Sunday, March 30, 2008

Pro-Peace Imam In NJ Threatened With Deportation For Not Revealing What He Might Not Have Even Known

The Bergen Record and The Associated Press have written news stories about Imam Muhammad Qatanani's fight to escape deportation in May 2008 before Judge Alberto Riefkohl in Newark, New Jersey Immigration Court.

The legal issue is whether USCIS and ICE can deny his green card application for not revealing of a conviction in Israeli military court of aiding Hamas militants. According to his lawyer, Claudia Slovinsky, the Israeli military court entered the conviction without him being present and he only found out about it years after he filed his green card application (in which he never mentioned the military court conviction).

As Ms. Slovinsky pointed out to one of the reporters, if he did not know about the military conviction when he filled out his application, he legally did not misrepresent his past -- he did not know at the time that what he was saying was not accurate.

Supporters have created a new organization Americans For Qatanani, collected almost 1,000 signatures on a petition, raised over $100,000 for his defense, and obtained a supporting letter from Congressman Pascrell about how he is a gentleman who has had a tremendous positive influence.

Sunday, March 23, 2008

Questions Continue About NJ AG Directive on Immigration

Kareem Fahim of the New York Times wrote an article on March 23, 2008 titled "Immigration Referrals by Police Draw Scrutiny" in which he recounts ongoing questions about New Jersey Attorney General Anne Milgram's directive in August 2007 that ordered local police to question people arrested for certain types of crime if there is a reason to believe the person arrested may be undocumented. The certain types of crime include, strangely, indictable offenses and driving while intoxicated (even if the DWI charge is a misdemeanor).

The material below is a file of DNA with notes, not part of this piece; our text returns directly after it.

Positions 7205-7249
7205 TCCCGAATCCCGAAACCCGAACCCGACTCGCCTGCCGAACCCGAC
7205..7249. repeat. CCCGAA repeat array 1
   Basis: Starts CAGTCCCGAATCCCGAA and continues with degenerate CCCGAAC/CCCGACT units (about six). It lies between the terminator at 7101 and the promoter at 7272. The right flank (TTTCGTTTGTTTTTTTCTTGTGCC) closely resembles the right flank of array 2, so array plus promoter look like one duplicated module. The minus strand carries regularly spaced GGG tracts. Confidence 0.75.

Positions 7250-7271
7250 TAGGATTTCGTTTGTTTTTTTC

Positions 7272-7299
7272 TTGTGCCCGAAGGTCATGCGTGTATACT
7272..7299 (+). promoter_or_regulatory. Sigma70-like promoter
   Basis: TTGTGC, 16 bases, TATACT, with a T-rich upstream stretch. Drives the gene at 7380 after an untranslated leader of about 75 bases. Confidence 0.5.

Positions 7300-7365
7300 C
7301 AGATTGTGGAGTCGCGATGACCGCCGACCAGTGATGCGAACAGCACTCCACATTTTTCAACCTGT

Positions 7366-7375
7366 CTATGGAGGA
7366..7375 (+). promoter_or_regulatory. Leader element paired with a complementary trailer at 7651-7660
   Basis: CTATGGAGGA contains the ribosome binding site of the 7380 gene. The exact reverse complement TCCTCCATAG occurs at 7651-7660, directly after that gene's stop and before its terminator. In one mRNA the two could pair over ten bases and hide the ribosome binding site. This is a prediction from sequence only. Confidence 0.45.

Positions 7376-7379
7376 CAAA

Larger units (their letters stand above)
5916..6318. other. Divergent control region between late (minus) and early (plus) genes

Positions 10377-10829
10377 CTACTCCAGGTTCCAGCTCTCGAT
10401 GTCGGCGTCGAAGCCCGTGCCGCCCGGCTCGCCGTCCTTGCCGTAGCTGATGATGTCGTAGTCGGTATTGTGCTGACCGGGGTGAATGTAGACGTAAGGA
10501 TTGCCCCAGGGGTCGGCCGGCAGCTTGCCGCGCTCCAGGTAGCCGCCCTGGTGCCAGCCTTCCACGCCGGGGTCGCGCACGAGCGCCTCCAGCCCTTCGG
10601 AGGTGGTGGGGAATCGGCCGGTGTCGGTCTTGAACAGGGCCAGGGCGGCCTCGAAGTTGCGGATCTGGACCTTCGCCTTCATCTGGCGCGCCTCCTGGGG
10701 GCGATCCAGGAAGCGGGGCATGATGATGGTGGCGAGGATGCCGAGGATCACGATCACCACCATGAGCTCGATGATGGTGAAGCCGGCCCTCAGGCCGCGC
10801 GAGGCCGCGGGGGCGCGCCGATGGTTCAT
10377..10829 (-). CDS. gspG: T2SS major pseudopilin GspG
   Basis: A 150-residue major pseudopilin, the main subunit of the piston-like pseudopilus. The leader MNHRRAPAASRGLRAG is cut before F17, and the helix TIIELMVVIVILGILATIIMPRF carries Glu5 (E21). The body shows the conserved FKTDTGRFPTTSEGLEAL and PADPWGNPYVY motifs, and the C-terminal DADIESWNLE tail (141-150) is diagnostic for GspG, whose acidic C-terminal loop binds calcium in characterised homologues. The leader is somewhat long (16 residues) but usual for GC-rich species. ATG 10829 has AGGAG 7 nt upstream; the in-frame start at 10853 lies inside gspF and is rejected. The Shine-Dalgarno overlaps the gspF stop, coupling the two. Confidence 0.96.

Kareem Fahim reports that in the last seven months, referrals to ICE have nearly doubled (8,874 from September to February as opposed to 4,589 for the same period the previous year). Advocates, though, complain that some people may have been unfairly referred due to overzealous enforcement of confusion about how to implement the directive. And that as a result, immigrants' relationships with police are chilled.

Advocates complain that the directive is being violated by, for example, local police asking about immigration status during routine traffic stops and during witness interviews. This happens especially in rural areas and NJ Attorney General Anne Milgram has said that should not happen.